It’s too bad, because the speckling spoiled some otherwise delightful photos. I love the vintage feel of the colors on this photo. They remind me of a 1950s color slide.
The Autopak 470 struggled mightily with the setting sun reflecting off this pale building. The original scan was heavily washed out. I darkened it as much as I dared in Photoshop, but so much detail is still lost. In real life, it’s very easy to read “Sears, Roebuck and Company” above the doors.
My biggest challenge with this camera, however, was focusing. I usually plain forgot to adjust focus for my subject, despite the in-viewfinder focus display. I guess I just want my point-and-shoot cameras not to make me think too much. In this photo, notice how soft “Stout’s” is, but how sharp “Oldest” is at the bottom of the image. But my lab (props to Old School Photo Lab!) sent me a few gratis prints, including one of this image. The prints show a tiny bit of softness, but it’s not terrible. The prints were fine, really. There I go, expecting too much of this format again.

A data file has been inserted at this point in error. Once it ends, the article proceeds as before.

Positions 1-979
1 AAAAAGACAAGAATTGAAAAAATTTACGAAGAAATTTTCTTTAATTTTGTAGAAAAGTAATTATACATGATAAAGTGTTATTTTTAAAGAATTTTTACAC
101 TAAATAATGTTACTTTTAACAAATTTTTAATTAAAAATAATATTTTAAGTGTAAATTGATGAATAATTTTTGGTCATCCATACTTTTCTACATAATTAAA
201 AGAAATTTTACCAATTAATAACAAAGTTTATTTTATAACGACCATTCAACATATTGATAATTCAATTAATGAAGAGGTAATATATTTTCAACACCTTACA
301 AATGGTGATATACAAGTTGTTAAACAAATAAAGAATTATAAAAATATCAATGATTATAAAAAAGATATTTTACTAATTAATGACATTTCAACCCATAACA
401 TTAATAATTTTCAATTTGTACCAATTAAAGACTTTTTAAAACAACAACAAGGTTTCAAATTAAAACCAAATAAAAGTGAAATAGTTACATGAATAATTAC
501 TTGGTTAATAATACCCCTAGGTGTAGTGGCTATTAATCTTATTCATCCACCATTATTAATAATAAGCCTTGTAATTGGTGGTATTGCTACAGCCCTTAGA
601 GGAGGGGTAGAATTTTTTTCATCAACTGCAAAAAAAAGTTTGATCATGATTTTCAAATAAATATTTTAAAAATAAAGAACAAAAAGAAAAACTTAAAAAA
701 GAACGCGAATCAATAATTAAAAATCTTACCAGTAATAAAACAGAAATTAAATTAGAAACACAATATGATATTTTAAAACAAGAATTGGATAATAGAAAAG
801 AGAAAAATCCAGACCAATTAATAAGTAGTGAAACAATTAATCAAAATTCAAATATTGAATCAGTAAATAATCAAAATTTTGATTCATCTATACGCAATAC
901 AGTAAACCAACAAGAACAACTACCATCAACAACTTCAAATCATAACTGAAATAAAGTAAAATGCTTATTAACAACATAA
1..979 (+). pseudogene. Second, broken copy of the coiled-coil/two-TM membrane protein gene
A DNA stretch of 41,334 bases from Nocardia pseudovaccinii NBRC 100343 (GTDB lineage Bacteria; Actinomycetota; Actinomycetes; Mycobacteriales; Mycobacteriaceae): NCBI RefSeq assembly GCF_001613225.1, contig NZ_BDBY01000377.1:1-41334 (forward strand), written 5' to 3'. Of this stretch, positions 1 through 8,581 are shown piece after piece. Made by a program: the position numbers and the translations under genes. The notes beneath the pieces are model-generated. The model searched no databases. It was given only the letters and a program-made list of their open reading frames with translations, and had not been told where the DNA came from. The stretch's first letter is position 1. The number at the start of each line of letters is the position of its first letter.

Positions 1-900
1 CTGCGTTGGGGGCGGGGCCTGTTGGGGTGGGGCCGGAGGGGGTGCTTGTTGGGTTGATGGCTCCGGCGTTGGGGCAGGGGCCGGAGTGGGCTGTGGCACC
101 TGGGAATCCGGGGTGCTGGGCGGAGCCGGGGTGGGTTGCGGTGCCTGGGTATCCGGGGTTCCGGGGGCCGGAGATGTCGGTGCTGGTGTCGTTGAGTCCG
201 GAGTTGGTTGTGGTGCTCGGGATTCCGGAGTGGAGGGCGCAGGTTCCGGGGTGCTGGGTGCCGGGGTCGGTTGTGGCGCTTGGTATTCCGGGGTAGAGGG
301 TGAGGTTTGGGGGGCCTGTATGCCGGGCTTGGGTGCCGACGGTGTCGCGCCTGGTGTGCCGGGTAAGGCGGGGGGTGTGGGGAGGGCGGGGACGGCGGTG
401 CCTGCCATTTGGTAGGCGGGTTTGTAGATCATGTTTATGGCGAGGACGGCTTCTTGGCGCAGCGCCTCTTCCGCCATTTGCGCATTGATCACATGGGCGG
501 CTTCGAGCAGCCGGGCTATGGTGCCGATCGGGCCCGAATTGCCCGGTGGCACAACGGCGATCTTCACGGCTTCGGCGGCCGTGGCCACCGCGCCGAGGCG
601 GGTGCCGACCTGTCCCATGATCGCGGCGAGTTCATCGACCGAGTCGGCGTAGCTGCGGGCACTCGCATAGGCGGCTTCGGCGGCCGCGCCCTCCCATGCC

On another outing with more Lomography Color Tiger I taped over the back window so any pinholes wouldn’t spoil my shots. That didn’t save me from forgetting to focus, however. Good lord, this camera should just have been fixed focus.
When I remembered to focus, things still usually turned out a little soft. This is the Tyson United Methodist Church in Versailles, IN.
This vintage motel is in Versailles, too, right on the Michigan Road.
I made this photo in Madison, IN, on the Ohio River. I wore some cargo shorts this day and the Autopak 470 slipped right into the big side pocket with no fuss.
I had fun shooting the Autopak 470. And I loved the color the Lomography Tiger film gave me. But next time, I’d just leave this camera at its 11.5-foot focus setting and avoid close shots so I never whiff focusing again. That’s what 110 cameras were made for anyway.
If you like old film cameras, check out all of my reviews here! To get Down the Road in your inbox or feed reader, subscribe here.